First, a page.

You should have seen the look on my face a few years ago when I found these two award ribbons tucked in among my grandmother’s old photos! I fell in love with them as artifacts before I knew anything about them.
Both ribbons feature a simplistically cool atom logo and one of my favorite styles of vintage Art Nouveau typeface (Gable Antique Condensed, for any typography nerds* out there). They are from the same event: the 1968 Metropolitan Detroit Science Fair. The smaller white one (6.5 inches long) was probably worn by the exhibitor during the science fair, though I’m not positive because it’s in absolutely perfect condition. The larger red ribbon (9.5 inches long) says “Honorable Mention” and shows wear on the bottom… but since the rest of it is also in perfect condition, I would guess that the frayed tips are simply a result of being stored in a box that was slightly too small.
The tags sewn on the backs of the ribbons were blank, so I didn’t know right away which of my grandmother’s nine daughters had earned them. But I discovered that Lachman & Company is still in business with headquarters in Detroit! Though their product catalog seems to have shifted to offer more high-end trophies than basic award ribbons these days.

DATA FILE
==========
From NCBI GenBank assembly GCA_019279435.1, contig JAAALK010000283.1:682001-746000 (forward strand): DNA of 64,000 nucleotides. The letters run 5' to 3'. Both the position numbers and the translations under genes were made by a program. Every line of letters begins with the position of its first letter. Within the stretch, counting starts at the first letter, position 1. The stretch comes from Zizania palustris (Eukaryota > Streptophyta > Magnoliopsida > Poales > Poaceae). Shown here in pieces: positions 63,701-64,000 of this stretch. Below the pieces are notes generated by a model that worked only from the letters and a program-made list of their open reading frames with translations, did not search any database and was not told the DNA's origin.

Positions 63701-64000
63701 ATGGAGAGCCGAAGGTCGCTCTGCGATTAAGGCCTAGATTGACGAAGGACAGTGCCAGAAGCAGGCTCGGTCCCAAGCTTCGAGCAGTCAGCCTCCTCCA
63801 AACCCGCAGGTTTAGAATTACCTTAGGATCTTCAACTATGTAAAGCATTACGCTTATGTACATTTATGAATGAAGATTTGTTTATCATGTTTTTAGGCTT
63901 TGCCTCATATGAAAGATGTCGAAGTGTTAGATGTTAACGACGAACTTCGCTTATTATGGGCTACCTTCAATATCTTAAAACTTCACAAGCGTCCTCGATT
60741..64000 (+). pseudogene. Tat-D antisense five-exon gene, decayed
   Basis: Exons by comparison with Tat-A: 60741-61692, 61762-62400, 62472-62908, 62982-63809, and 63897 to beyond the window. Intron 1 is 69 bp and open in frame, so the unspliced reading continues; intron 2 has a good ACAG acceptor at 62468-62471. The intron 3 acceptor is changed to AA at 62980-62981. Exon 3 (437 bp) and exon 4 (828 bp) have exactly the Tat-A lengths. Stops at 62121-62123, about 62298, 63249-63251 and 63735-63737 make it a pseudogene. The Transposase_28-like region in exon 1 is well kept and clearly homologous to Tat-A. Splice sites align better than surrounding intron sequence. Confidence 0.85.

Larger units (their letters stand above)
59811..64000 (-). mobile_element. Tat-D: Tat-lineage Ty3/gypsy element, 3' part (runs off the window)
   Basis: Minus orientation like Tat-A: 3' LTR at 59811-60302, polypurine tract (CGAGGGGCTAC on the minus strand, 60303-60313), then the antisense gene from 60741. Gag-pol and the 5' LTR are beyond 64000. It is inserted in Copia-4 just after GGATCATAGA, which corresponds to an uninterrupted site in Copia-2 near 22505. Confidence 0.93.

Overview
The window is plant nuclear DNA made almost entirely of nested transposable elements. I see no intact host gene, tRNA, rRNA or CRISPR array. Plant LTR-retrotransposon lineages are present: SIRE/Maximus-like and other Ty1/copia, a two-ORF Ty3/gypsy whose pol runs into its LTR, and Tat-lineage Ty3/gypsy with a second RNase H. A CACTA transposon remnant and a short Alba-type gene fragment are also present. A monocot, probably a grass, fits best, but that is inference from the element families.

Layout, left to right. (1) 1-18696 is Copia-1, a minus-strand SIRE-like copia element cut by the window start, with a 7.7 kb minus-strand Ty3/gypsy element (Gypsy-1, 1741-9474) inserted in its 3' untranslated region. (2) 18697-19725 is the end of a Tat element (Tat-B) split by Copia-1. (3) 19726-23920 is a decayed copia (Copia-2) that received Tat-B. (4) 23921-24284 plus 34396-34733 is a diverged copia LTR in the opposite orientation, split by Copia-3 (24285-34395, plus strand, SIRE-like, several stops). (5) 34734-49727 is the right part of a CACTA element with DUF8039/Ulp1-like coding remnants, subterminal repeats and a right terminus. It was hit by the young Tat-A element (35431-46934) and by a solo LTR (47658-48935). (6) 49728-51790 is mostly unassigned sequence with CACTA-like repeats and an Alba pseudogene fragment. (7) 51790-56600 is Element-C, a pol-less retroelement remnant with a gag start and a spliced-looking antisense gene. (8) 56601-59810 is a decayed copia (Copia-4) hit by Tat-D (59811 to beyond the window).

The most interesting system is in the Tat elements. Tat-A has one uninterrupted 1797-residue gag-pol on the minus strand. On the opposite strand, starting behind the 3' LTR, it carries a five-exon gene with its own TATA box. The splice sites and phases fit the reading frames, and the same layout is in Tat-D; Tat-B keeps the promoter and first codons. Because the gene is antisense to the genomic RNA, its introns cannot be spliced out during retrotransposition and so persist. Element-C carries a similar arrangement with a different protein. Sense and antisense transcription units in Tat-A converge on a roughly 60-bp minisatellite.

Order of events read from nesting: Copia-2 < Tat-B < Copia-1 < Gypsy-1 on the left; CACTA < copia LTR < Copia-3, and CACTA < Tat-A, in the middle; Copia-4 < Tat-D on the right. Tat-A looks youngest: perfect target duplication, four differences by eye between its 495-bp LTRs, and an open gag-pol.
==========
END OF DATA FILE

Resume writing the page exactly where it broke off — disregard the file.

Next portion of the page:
The ribbons were stashed among photos and negatives from the 1960s but with no other clues. (This all happened in the summer of 2008 when I was just starting to go through some of the stuff I’d inherited.) Doing the math of who would have been in high school or junior high at the time, I narrowed down the potential past exhibitor list to five candidates—four aunts and my mom. I made a mental note to ask my mom about them, but promptly forgot since my first goal at the time was to scan old photos.
Then, a couple days later, I stumbled upon a pretty major clue in the form of a photograph.
Hey! That’s my mom standing behind a giant science fair display board!
I called her right away and she confirmed that she had indeed advanced to the regional level with her Electromagnetic Combination Lock project. I’m sure she told me about that at some point, perhaps around the time of my own ribbon-winning science fair days in middle school. Maybe it would have stuck with me longer if I’d seen this photograph or her ribbons… but instead they were in hiding for forty years. I’m just glad that I know about all of this now.
The actual print of the above photo was somewhat washed out, but luckily it was one of the few for which I also have negatives. The scanned negative delivered an excellent tone (discounting the glare from the flash—I wonder which aunt is to blame for that?). Unfortunately, the negative is on 126 film (square, not rectangular) so the top and bottom were cut off by the 35mm film adapter that came with my scanner. Maybe someday I’ll have some of the 126 film professionally scanned so I can get the whole picture.
In the meantime, Happy Mother’s Day to my mom! I’m proud of you for the excellent work you did back in 1968. Your mom must have been proud of you, too, because she kept those ribbons in perfect shape. <3
* Thanks to my graphic designer friend Sydney for researching the name of the typeface for me! Gable Antique Condensed was designed by the Bauer Type Foundry in Germany around 1900. I wonder if my German ancestry somehow influenced my fondness for it?